Down by the Riverside
Downriver Fest packs New Orleans into one day
No one has ever accused me of being too focused in my interests. I can find something compelling about tree bark. So, when there is a festival about the history and impact of the Mississippi River that has the theme of “Daiquiris and Gumbo,” my heart practically implodes with happiness.
The 6th annual Downriver Festival is a free one-day festival Saturday, Sept. 8 from 10:30 a.m. to 8 p.m. with events located primarily at the New Orleans Jazz Museum at the Mint and the French Market. It mixes live music, food, lectures and even a walking tour to celebrate the Mississippi River.
Downriver Fest dynamically combines facets of the Mississippi that explore the river’s environmental, cultural and economic impacts.
“Downriver Festival, celebrating its sixth year, was created to revel in the cultural exchange centered in New Orleans, a culmination of existing traditions and new influences of the Mississippi River’s connecting currents,” said Greg Lambousy, director of the New Orleans Jazz Museum, in a press release. “This year, as the city celebrates the Tricentennial, Downriver Festival is a time for these cultures to come together once again, enjoying New Orleans' diverse influences with gumbo, live music and panel discussions on the river’s rich resources throughout the day.”
Grab an order of beignets and café au lait and meet for the walking tour at 9 a.m. at the New Orleans Jazz Museum gates on Esplanade Avenue. The tour will be led by Nathan Lott, director of Water Collaborative, and will give participants a chance to learn from Lott as well as landscape architects and urban designers who have shaped the riverfront from the Bywater to Canal St. Special guests include Amanda Rivera, Eskew Dumez + Ripple (Crescent Park), K.C. Guidry, Audubon Nature Institute (Gov. Nichols Wharf), Kerri Maggio and Johanna Leibe, and Perez Architects (Moonwalk).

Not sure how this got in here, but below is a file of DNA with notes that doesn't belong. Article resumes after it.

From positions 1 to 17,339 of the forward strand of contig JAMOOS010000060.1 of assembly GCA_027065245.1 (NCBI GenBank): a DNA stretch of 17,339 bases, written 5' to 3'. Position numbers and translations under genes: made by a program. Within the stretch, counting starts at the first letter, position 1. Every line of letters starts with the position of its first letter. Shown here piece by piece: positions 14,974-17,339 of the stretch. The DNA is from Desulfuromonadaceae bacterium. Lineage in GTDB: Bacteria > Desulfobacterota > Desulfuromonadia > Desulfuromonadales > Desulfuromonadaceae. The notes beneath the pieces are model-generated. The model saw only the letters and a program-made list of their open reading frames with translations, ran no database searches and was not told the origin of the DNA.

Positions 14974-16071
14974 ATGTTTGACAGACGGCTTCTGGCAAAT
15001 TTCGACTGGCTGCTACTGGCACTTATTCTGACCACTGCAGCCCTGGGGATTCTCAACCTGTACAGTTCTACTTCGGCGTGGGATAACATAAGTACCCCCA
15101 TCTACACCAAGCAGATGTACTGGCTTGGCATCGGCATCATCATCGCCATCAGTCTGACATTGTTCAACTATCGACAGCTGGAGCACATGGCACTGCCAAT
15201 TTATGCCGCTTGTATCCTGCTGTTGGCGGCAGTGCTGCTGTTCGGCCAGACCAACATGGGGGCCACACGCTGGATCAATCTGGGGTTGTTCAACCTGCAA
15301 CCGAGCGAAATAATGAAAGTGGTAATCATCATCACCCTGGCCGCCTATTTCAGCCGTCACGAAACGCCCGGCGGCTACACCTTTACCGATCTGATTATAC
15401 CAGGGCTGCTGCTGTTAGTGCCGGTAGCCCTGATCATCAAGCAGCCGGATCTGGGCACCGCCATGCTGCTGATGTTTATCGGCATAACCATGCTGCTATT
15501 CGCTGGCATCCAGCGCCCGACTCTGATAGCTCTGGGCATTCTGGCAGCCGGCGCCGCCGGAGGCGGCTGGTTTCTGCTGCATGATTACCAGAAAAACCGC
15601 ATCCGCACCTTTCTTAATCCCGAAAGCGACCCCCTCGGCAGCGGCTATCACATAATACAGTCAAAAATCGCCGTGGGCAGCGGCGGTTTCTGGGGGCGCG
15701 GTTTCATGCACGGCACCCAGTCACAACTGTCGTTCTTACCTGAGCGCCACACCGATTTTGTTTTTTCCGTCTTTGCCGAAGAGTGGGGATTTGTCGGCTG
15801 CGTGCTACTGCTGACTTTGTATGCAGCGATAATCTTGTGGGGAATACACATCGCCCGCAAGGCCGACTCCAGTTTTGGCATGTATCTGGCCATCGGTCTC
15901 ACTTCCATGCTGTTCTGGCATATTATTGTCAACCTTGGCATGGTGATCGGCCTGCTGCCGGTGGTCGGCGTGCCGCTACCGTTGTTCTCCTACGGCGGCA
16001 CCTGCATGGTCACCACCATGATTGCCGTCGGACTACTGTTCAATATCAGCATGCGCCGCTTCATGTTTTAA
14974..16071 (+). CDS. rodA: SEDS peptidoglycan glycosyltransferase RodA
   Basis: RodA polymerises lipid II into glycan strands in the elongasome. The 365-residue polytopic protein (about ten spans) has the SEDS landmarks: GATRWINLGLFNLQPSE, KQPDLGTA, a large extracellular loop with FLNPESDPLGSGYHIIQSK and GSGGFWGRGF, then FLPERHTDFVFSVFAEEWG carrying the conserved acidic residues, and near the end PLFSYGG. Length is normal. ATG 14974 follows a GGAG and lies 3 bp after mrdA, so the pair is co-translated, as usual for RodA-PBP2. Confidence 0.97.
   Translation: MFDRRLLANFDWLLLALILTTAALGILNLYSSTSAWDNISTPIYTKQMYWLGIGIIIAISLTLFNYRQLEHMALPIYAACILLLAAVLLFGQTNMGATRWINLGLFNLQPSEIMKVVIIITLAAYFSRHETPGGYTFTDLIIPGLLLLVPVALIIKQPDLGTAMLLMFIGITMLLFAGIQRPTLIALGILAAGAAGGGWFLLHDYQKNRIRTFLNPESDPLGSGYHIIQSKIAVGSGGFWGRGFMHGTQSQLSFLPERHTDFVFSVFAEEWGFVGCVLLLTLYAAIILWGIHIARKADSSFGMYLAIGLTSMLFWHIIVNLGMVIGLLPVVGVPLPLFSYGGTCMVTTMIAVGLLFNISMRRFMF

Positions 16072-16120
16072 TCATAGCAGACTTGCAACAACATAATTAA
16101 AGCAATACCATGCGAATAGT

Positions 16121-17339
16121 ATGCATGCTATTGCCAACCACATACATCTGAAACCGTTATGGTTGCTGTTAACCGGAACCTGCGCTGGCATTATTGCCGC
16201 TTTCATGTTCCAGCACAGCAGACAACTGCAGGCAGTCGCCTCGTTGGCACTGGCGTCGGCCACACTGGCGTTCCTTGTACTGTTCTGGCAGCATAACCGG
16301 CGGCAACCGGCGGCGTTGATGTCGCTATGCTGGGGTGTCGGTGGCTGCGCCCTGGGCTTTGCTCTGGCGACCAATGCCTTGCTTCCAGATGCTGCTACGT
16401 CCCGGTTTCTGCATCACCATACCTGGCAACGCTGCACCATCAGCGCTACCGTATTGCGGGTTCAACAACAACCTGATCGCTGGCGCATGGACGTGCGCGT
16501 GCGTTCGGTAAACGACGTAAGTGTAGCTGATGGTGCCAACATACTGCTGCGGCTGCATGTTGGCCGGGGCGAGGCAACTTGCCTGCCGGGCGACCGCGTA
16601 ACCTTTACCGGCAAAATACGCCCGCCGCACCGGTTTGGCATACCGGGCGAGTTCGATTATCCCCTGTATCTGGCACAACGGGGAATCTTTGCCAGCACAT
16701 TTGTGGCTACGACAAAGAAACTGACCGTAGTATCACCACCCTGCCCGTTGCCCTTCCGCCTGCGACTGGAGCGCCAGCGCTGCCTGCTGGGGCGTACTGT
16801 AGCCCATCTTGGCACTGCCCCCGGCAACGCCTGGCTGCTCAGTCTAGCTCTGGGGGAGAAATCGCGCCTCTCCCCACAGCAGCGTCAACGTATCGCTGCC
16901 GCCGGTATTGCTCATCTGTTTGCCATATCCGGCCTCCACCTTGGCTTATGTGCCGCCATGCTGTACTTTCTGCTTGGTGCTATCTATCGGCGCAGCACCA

The walk finishes at 10:30 a.m. at Jackson Square, where the Kinfolk Brass Band will start a second line to the New Orleans Jazz Museum to kick off the festival. The free live music will continue outside at the Mint for the day with five additional performances that include brass band, blues, Cajun & Zydeco and Latin genres.
The lectures inside the New Orleans Jazz Museum begin at 11 a.m. and encompass the purpose and theme of the festival. Fish policy, chefs’ stories about gumbo, the history of the daiquiri and more will provide audiences with expert knowledge of things intrinsic to the New Orleans experience. There will also be a screening of the one hour documentary “No One Ever Went Hungry: Acadian Food Traditions Then & Now,” by Kevin McCaffrey, a 2009 James Beard Award finalist.
Celebrating gumbo and the food of our region, the French Market will host a cooking demonstration stage in its Farmer’s Market from 11 a.m. to 4:30 p.m. Scheduled festival food vendors include Casa Borrega, Café Carmo, Grannie’s Cooking Pot, Miss Linda’s YakaMein, Queenie’s Daiquiris and Van’s Snoballs.
Downriver Fest will also have a children’s tent open from 11 a.m. to 7 p.m. where families can participate in free educational and artistic crafts with a focus on the river and sustainability.
Details on the musical performances can be found here.
The lineup is as follows:
10:30 a.m. – 11:30 a.m. – Kinfolk Brass Band Second Line (Jackson Square to New Orleans Jazz Museum)
11:30 a.m. – 12:45 p.m. – Arrowhead Brass Band
1:00 p.m. – 2:15 p.m. – Bluesy Pink Magnolias
2:30 p.m. – 4 p.m. – Sunpie and the Louisiana Sunspots
4:15 p.m. – 5:30 p.m. – Treme-Lafitte Brass Band
5:45 p.m. – 7:45 p.m. – Javier Olondo & AsheSon